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New York Times Room for Debate


Speed Kills. Fed-Up Pedestrians Can Save Lives

February 19, 2014

By Nicole Gelinas

The physics is easy: Slower speeds save lives. The culture is harder – but it’s changing.

With more than 250 traffic deaths each year in New York City, "We at City Hall don’t accept this reality," Mayor Bill de Blasio told New Yorkers on Tuesday. “So many people losing their lives who we could have saved.”

The good news is that saving lives on the streets is not difficult. The better news is that people are starting to demand that the city save lives – even at the cost of driver convenience.

What, or rather who, kills New Yorkers – disproportionately seniors and children – as they cross the street? Drivers who speed, and drivers who don’t pay attention. A half decade’s worth of New York crash data shows that "dangerous driver choices are the primary or contributing factor in 70% of pedestrian fatalities percent of pedestrian fatalities,” the city reported this week.

And in 53 percent of pedestrian deaths, the pedestrians were following all the rules – crossing in a crosswalk with the light, for example, or sometimes just standing on the sidewalk. But a driver who was inattentive or speeding or who failed to yield hit and killed them anyway.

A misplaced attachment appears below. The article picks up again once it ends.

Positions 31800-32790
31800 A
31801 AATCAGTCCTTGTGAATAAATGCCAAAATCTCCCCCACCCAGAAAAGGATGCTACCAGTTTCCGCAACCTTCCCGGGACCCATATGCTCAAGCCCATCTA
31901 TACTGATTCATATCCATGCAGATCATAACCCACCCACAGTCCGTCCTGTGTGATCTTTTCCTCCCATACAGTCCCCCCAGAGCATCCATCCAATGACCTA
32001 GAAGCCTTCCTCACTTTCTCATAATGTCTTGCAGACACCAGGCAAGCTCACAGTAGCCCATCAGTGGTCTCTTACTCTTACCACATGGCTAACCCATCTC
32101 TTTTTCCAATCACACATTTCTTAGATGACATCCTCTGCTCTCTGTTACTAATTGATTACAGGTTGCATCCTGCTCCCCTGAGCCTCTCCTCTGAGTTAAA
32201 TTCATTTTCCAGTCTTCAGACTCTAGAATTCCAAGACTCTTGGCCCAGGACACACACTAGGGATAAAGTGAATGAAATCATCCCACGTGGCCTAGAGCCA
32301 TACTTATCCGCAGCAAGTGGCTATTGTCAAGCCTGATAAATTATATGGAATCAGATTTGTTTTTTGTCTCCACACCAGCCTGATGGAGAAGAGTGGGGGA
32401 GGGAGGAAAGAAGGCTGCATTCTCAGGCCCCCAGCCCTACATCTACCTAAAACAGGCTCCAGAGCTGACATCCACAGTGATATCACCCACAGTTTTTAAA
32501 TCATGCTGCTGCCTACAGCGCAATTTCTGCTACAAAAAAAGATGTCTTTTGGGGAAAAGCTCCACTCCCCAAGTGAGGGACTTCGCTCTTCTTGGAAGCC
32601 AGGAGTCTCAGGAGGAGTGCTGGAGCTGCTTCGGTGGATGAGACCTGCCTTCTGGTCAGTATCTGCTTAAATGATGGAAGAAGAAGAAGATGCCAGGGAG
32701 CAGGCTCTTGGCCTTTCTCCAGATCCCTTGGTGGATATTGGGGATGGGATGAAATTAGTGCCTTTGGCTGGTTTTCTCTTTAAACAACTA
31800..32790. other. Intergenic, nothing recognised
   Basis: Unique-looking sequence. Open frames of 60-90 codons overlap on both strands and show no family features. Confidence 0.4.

The biggest step that the mayor correctly put forward on Tuesday, then, was to lower and enforce speed limits. De Blasio wants Albany, which controls much of what New York does on the streets, to allow the city to cut its general speed limit from 30 to 25 miles an hour. Neighborhood groups then can – and should – request one of eight 20 m.p.h. “slow zones” to be put in place each year near schools or senior centers.

The hard part, though, will be enforcement. Police officers can write speeding tickets, and have been doing so. But manual ticket-writing consumes officers’ attention. It’s also inconsistent and incomplete; a speeder may face an officer on one block but not the next.

That’s why the mayor also wants Albany to allow the city to put in place more speed cameras than the 20 New York already has. Automated speed enforcement can free up police resources to focus on other dangerous behaviors, including truck drivers who come into the city without adequate mirrors and drivers who talk on cellphones or text.

Better road design, too, slows car and truck speed. Red "no turn" arrows for cars and trucks can give walkers – particularly elderly walkers – time to cross a busy avenue without having to worry about cars and trucks turning into them. Physically protected bike paths on major avenues slow cars and trucks, too, by taking away a lane for motor traffic and forcing drivers to make narrower and slower turns. The city says it has seen fatalities drop by a third on the avenues and streets that it has redesigned in recent years. Injuries fell, too. After adding a protected bike lane and making other improvements to Eighth Avenue, crashes with injuries fell 30 percent compared to each of the previous three years’ average.

The most important factor in saving lives, though, is a changing culture – which, in turn, is affecting political will. The car and truck once dominated the road, and people, even in dense urban environments, were supposed to get out of drivers’ way.

Now, more and more people are walking or bicycling (often before or after a subway or bus ride). New Yorkers expect to be able to raise children here or grow old here safely, even if that means the minority of people who get around via car must do so more patiently.

Original Source:



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